What is Passive Solar Design?

Categorized | Clean Energy, Energy

What is Passive Solar Design

This is a guest post by Sarah Rexman who is the main researcher and writer for BedBugs.org. Her most recent accomplishment includes graduating from Florida State, with a master’s degree in environmental science. Her main focus for the bedbugs website involves teaching people all there is to know about bed bugs exterminatingIf you would like to write an article, please read How to Become an Author.

What is Passive Solar Design

You don’t have to install expensive panels or complicated mechanisms to leverage the power of the sun. You can harness solar energy just through smart design of your home, including the position of the structure, the direction of windows, materials used for walls and flooring, and landscaping.

The concept of “passive solar design” takes advantages of these properties in building design to make the most of natural sunlight to keep your home warmer in the winter and cooler in the summer. This concept takes into consideration the location of the sun in the winter and the summer, the direction of wind, and the particularities of local climate.

Passive solar design utilizes the following properties:

Location

The sun is highest in the sky during the summer and lowest in the sky during the winter. By orienting your house so that its longest side is facing the south, and installing a lot of south-facing windows, you can take advantage of the sun’s heat during the winter to warm your home. The practice of including a lot of south-facing windows, known as glazing, allows your home to welcome more light and heat from the sun during the winter. Using shades or awning during the summer allows you to block that heat to keep your home cool.

Thermal Materials

Simply opening your home to more light is not always enough to getting the full warming benefits of the sun. You must also use materials that can absorb the heat. At night, these materials will then emit heat, helping to keep your home warm even in the absence of the sun.

Thermal materials include brick, concrete, adobe, and tile. You can include flooring, a fireplace, or even a whole wall made of these materials to trap heat from the sun during the day. At night, use insulating drapes or shades to keep in the heat that it emitted by these thermal materials.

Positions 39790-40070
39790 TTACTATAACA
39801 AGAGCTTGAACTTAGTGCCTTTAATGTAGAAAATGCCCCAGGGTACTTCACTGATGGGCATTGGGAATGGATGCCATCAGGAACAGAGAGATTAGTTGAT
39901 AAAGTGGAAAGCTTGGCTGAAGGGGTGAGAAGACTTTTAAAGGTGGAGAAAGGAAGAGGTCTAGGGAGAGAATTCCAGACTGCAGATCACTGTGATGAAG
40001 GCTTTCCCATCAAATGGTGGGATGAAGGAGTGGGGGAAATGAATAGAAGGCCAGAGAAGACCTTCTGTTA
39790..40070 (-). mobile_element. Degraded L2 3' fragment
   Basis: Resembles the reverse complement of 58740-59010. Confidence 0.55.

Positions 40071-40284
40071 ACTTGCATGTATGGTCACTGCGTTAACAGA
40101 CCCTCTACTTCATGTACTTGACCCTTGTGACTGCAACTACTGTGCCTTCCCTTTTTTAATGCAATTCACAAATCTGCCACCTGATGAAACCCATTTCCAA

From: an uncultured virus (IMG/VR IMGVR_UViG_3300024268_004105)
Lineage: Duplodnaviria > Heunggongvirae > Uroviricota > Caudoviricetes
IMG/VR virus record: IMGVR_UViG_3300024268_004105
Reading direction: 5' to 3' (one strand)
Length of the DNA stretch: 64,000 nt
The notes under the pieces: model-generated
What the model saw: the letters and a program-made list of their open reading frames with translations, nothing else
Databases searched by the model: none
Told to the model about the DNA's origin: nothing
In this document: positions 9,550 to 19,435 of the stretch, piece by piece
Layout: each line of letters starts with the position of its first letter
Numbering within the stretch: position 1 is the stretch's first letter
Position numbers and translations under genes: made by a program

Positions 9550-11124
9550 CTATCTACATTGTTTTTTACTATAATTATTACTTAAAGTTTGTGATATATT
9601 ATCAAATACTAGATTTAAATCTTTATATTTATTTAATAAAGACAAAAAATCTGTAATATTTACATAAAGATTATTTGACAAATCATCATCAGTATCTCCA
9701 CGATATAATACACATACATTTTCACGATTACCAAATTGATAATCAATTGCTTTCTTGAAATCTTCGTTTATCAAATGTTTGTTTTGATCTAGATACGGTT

Insulation

The proper insulation can help you to keep out warm air in the summer and keep in warm air during the winter, reducing the amount of work your heating and cooling unit will have to do to regulate temperatures in your home. Your foundation should include proper insulation around all the walls of your home that are connected to your living area. Placement of storage areas such as your garage, laundry room or closets at the east or west end of your home can protect living spaces from the harsh sun.

Heavy, insulated drapes, shades, moveable shutters, awnings, and landscaping can also provide valuable insulation for your home.

Trees and Shading

Conscientious landscape design can also help your home take full advantage of solar energy for proper heating and cooling. Choose evergreen trees that will keep their leaves all year long to plant to the north, east, and west or your home to block out the harsh summer rays. For the southern side of your home, choose trees that will lose their leaves in the winter so that they block rays in the summer but welcome them in during the winter.

High trees that hang over your home can also reduce temperatures on your roof and attic, helping to bring down your cooling bill in the summer.

Passive solar design takes advantage of the natural landscape to get the most heat out of the sun during the cool, winter months and to help cool your home during the summer. Doing so not only reduces your energy consumption, but it also saves you money. Look for these elements in the next home you buy, or work to change some elements of your current home to make it more in line with passive solar design principles.

About Sarah Rexman

Sarah Rexman is the main researcher and writer for BedBugs.org. Her most recent accomplishment includes graduating from Florida State, with a master’s degree in environmental science. Her main focus for the bedbugs website involves teaching people all there is to know about bed bugs exterminating.

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